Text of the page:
Perhaps the editor(s) at The New York Times didn't regard the chronic Lyme Center at the Columbia University Medical Center as newsworthy because, technically speaking, the center will remain in a proposal stage until a $3 million endowment is raised. But during Thursday evening's program, Pat Smith announced that the LDA and a CT group, Time For Lyme, had already raised $2.2 million, and that another $200,000 had just been pledged by a donor who wished to remain anonymous.

If People Magazine published a news story on Literati with Lyme, which didn't include mention of the proposed Lyme Center at Columbia University, my column here may well be the only report about the center to reach a sizeable number of Americans. Let me, then, summarize the rationale for the Columbia center and the research areas it will cover.

While a good deal is known about early Lyme disease, not much is known with certainty about chronic Lyme infection, despite its rising prevalence. The disabling effects of persistent or recurrent Lyme may include arthritis, cognitive loss, intensely debilitating fatigue, and peripheral neuropathies. In rare instances, Lyme disease may cause blindness, MS-like illnesses, and severe psychiatric disorders. Children with persistent Lyme may be forced to stay home for months or years, missing out on academic and social influences critical to healthy childhood development.

The clinical and research mission of the new chronic Lyme center will encompass studies of new diagnostic tests, clinical phenomenology, studies on co-infections of Lyme, immunopathogenesis, genetic markers of vulnerability to Lyme infection, structural and functional brain imaging, and well-controlled studies of new treatments. As the first medical facility in the world devoted to chronic Lyme, the Columbia Center will serve, too, as a national resource on the disease, giving pilot grants to researchers around the US and focusing state-of-the-art scientific technology on resolving the problems of persistent Lyme infection.

Summing up Thursday, Dr. Fallon said that physicians across the country were calling his office for guidance on treating Lyme. They were calling not just from small centers, but from major academic medical centers. These were doctors who were listening to their patients and seeing that if they re-treat patients, some get better. And even if it goes against the conventional wisdom of those major academic medical centers, they're willing now to stand up and say, "Yes! What you're doing at Columbia is really exciting."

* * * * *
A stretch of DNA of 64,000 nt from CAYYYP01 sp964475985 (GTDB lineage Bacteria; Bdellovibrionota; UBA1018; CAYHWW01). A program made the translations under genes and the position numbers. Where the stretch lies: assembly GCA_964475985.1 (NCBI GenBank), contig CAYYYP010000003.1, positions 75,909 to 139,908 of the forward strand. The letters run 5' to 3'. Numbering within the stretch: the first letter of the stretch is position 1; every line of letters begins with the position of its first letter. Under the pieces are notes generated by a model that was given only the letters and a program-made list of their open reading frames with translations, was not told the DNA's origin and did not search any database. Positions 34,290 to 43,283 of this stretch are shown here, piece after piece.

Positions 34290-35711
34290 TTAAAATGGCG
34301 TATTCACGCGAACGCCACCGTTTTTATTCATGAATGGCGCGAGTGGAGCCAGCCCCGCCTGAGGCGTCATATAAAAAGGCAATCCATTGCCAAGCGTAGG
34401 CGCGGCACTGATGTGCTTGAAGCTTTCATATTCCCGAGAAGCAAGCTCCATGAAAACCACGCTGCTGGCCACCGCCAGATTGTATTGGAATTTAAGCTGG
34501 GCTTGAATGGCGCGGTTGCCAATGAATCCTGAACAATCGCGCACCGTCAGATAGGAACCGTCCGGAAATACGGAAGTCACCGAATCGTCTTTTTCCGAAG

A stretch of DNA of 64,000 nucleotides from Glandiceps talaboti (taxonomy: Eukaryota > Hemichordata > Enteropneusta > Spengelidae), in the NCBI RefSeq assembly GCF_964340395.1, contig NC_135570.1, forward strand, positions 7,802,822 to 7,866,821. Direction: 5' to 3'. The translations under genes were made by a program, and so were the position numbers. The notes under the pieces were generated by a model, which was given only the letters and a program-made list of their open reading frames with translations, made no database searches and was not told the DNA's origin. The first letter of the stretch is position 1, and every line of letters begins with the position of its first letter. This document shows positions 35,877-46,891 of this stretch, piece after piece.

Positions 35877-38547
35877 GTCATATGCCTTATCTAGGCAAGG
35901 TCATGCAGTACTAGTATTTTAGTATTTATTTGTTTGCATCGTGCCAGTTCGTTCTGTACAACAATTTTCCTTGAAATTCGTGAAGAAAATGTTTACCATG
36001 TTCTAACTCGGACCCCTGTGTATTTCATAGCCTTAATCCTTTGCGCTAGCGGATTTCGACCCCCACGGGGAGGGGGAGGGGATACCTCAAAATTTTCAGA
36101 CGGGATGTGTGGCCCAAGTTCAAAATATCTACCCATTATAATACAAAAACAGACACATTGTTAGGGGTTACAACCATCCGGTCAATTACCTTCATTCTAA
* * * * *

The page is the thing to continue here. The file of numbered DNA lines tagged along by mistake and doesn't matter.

Interviewing Dr. Fallon at the intermission on Thursday, I picked up on a tip for avoiding Lyme disease dropped by E. Jean Carroll. Eat raw garlic, she had advised; it was ancient folk wisdom that garlic contains healing power. I informed Dr. Fallon that the National Cancer Institute (NCI) had a phytochemical section in its cancer chemoprevention division back in 1990, and the chief of the section had thoroughly analyzed all the compounds in garlic that offered health benefits. He was far from the first in the medical world to have done so, but his work at the NCI confirmed that one garlic compound and its derivatives, allicin, was an extremely potent wide-spectrum anti-bacterial. I asked Dr. Fallon if the new Columbia center might one day consider combining a garlic derivative with IV antibiotics to see if the combination might possibly shorten the duration of IV antibiotic therapy while increasing the efficacy of the therapy. That, he answered, would make an interesting integrative medicine study.

Some providers and users of CAM might push farther: Why not conduct a study with a control arm giving the herb cat's claw, claimed to be effective against Lyme? Or identify nutritional compounds beside allicin that might be effective without causing the harmful side effects seen in the cumulative administration of IV antibiotics?

Pragmatically, that's not on the near horizon. Mainstream medicine views short-term antibiotics as the treatment for Lyme, and mainstream MDs who treat persistent Lyme disease with long-term IV antibiotics are a distinct minority. Like CAM doctors, they've already been targeted by insurers willing to reimburse only for therapy accepted by the majority of mainstream physicians. Like CAM doctors, state medical boards have investigated or prosecuted them for professional misconduct. Hopefully, the Columbia Lyme center will produce a positive integrative study; one that might "beget" additional academic studies elsewhere of herbal or nutritional therapies as a cheaper, safer alternative to antibiotic drugs.

by Marcus A. Cohen

8 East 96th Street #1C * New York, New York 10128

212-427-0707 * Fax 212-348-8288 *

COPYRIGHT 2005 The Townsend Letter Group
COPYRIGHT 2005 Gale Group

Return to Lyme disease
Home Contact Resources Exchange Links ebay